Drake, Take Care (Young Money/Cash Money) I can’t stop playing this record. Merrill Garbus and Drake might have to duke it out. I thought Thank Me Later was lackluster – too much bravado and cameo, not enough actual persona. With Take Care, though, I feel like Drake is getting back to a place where he’s comfortable: an introspective, lonely look in the mirror at fame and alienation from where he thought he was a few years ago to now. On hip-hop records I’m usually disappointed if they’re not full of bangers but this one tempers enough production with the same amount of restraint.
Willie Mae Rock Camp & Kelly Clarkson, “Since U Been Gone” (RCA) Over the summer, I volunteered for the first time at Willie Mae Rock Camp for Girls in Brooklyn. I spent an exhausting and fulfilling week making sure a bunch of 8 & 9 year olds made it to their instrument class, ate their lunches, and sort-of listened during workshops about the blues, gender, and other topics regarding women in music. Every counselor had her musical kryptonite and everyone very quickly found out Kelly’s jam was mine. I danced & sang to it all week when it played during various end-of-day dance parties, and one of the campers and I shared it as our best memory of the week from songwriting class. At the showcase wrapping up camp, the volunteer band played it as their song for soundcheck. I belted it just as I had every other day.
Party of Helicopters at Death By Audio, Williamsburg, February 13, 2011 I got my knees slammed into the stage all night long at this show, with terrible bruises to show the next day, but it was well worth it. They are my favorite band from my most formative years, the one whose album art my body will carry to my grave; every opportunity to relive that time while seeing them live is worth it. Even though they’ll never play “A New Kind of Power” for me no matter how many times I request it, I don’t care. I love them. Forever.
Björk, Biophilia (One Little Indian/Polydor) There was a time growing up that I spent most hours lying on the floor in my room listening to records. Bjork was always a part of this ritual, and listening to this record sends me back to that time in my life (I am full of memories this year). “Crystalline” is a perfect hybrid of Telegram-style remixes and Vespertine vocals. “Cosmogony” hearkens back to the antics of Medulla. Everything is nostalgic, but everything is new. The David Attenborough-narrated companion iPhone app is an excellent companion if you can’t make up your own visuals in your mind.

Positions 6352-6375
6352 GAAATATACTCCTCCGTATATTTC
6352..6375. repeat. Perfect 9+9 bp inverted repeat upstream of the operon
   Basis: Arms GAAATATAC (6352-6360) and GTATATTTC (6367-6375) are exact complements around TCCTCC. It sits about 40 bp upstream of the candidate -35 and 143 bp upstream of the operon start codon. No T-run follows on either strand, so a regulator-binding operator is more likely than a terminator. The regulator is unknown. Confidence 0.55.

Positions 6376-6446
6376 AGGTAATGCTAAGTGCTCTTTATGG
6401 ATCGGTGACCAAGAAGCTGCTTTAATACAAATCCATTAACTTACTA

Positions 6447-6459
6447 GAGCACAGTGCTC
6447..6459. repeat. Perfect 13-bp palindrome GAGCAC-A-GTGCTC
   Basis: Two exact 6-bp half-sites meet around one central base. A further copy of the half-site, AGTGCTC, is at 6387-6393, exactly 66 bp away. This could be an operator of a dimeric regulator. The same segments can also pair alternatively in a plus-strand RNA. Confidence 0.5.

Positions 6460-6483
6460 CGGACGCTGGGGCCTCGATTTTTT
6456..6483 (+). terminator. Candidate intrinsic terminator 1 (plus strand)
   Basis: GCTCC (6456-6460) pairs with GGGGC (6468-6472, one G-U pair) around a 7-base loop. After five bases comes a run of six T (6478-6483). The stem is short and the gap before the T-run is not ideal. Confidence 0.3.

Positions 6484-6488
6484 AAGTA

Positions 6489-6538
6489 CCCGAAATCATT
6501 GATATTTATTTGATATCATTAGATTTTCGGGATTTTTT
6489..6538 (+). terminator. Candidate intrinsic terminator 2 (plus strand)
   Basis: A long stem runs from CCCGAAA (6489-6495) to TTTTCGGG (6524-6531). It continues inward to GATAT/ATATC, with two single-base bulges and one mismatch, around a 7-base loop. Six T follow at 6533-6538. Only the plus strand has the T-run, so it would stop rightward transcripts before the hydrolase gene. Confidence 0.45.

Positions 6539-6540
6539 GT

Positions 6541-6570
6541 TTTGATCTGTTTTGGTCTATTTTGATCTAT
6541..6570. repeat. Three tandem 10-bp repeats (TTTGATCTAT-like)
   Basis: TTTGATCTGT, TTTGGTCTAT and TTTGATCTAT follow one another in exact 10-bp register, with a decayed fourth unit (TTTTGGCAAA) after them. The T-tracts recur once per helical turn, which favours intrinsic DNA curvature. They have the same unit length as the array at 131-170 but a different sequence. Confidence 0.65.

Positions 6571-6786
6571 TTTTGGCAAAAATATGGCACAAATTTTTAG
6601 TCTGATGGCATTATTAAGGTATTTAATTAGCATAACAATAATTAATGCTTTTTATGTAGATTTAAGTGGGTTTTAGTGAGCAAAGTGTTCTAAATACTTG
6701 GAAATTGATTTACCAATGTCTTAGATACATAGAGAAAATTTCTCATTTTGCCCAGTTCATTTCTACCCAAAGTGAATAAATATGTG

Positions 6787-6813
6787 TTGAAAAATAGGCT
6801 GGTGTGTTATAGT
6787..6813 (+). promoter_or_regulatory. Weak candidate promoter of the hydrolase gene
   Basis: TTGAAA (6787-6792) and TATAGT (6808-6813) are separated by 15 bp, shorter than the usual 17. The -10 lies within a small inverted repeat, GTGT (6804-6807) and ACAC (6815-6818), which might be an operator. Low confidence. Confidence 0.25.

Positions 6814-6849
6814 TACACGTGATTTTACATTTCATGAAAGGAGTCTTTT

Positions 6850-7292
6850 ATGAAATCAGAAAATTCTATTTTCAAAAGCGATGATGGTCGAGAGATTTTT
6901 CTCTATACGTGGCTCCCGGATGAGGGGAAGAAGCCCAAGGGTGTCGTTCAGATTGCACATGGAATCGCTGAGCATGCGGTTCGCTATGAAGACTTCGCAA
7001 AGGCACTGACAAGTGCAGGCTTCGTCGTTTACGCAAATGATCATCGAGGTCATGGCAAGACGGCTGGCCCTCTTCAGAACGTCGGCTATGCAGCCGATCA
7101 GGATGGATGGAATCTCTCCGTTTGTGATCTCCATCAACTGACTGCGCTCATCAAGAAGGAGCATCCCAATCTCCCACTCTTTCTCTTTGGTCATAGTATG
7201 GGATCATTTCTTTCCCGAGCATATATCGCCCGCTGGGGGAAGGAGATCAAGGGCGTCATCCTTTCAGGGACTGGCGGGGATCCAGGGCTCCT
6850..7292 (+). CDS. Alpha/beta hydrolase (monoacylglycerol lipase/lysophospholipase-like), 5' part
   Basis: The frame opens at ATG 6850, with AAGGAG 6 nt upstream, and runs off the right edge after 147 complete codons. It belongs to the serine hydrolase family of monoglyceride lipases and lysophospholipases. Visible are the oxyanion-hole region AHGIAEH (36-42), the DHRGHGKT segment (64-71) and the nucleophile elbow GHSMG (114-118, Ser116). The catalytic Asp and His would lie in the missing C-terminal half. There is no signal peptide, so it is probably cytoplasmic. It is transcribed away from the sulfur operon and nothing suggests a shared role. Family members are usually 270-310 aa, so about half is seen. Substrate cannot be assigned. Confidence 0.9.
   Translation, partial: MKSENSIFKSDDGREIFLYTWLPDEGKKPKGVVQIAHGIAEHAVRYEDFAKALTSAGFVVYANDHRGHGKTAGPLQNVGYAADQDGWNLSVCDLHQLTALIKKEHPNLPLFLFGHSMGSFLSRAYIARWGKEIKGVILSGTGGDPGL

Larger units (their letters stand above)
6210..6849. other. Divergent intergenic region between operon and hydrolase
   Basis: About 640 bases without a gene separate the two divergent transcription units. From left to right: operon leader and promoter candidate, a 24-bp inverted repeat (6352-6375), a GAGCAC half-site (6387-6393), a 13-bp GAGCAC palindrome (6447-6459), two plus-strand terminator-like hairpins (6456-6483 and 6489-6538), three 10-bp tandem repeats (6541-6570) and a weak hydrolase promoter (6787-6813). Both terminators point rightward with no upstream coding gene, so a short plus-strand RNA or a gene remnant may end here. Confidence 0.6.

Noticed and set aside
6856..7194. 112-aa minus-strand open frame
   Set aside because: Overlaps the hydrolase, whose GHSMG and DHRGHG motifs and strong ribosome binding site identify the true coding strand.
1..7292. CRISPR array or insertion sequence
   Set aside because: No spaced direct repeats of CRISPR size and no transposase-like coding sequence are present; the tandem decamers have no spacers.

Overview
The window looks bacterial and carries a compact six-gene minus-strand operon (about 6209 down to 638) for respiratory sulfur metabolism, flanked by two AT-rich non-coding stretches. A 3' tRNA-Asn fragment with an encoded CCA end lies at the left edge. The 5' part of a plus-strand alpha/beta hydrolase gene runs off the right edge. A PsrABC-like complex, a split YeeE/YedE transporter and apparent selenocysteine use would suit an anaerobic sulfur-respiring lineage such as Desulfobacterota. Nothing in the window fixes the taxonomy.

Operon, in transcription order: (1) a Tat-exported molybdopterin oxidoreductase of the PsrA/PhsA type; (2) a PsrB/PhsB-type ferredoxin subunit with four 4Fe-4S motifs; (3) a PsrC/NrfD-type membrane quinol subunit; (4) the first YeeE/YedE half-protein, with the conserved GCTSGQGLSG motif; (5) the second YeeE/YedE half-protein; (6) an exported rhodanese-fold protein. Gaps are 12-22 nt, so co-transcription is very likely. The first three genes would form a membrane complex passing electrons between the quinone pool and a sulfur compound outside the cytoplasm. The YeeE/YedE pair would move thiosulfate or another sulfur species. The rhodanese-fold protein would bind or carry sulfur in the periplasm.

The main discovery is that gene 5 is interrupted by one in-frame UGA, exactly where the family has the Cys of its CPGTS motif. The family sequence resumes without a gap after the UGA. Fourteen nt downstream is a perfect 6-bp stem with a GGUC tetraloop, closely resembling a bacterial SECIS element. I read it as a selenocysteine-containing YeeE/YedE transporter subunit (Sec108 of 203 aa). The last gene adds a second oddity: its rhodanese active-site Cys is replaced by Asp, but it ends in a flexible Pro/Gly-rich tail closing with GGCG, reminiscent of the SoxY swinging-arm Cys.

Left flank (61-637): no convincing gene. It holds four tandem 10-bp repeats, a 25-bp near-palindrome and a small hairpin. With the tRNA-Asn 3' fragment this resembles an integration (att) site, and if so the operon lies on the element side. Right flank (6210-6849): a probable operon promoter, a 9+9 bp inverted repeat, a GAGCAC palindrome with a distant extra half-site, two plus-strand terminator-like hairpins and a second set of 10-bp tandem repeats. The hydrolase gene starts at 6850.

Sharon Van Etten, “Serpents” (Jagjaguwar) Seeing her play this live last Tuesday only further got me stoked for her record next year. Her voice is the most haunting to me, and this is that quality at its finest. Percussion and expansion of her sound into what it is on this track alone (I hear you, Aaron Dessner) bode well for the rest of Tramp. Can’t wait.
01. The Kills – Blood Pressures 02. Elbow – Build A Rocket Boys 03. The Airborne Toxic Event – All At Once 04. The Vaccines – What Did You Expect… 05. Foster The People – Torches 06. TV on the Radio – Nine Types of Light 07. The Black Keys – El Camino 08. Sleeper Agent – Celabrasion 09. The Rapture – In The Grace Of Your Love 10. The Wombats – This Modern Glitch
11. Honorable mention to My Morning Jacket and Teddybears
01. Alex Clare – The Lateness of the Hour 02. Nero – Welcome Reality 03. Thievery Corporation – Culture of Fear 04. SBTRKT – SBTRKT 05. Tyler, the Creator – Goblin 06. Bassnectar – Divergent Spectrum 07. Dave Nada – Blow Your Head Presents: Moombahton 08. James Blake – James Blake 09. M83 – Hurry up, We’re Dreaming 10. Crookers – Dr. Gonzo
American Thunder, the new album from Harrison Hudson, is an unexpected treat from the Nashville outfit. Lo-fi production fuses with ambitious sing-alongs to create an unassailable combination. It’s been a while since I’ve heard songs so tightly structured around linear-sequential, narrative storytelling. “Bookstore Girl” could become a winter semester anthem in Cambridge, Madison and Ann Arbor. “Cherish The One You Got” takes a twee sensibility and ages it like a fine wine, like a post-pubescent b-side from Who Will Cut Our Hair When We Are Gone. The single, “Every Girl”, is lovely enough but one of the safer songs on the album. However, that’s the mark of a great LP, when the deep cuts are indistinguishable from the singles. The pedigree is apparent: Big Star, Guided By Voices, Magnetic Fields. (Also listed on their Facebook page is Roy Orbison, Buddy Holly and Ricky Nelson.) But then you hear The Crystals-esque backing vocals on “Run My Way” and all comparisons go out the window. I want to put this review in a time capsule for three months, because when the songs are there, the replay value is a given. Bravo, Harrison Hudson! American Thunder is my favorite album of Q4 2011. Contributed by Chris Gedos
Harrison Hudson – Every Girl
Harrison Hudson – Bookstore Girl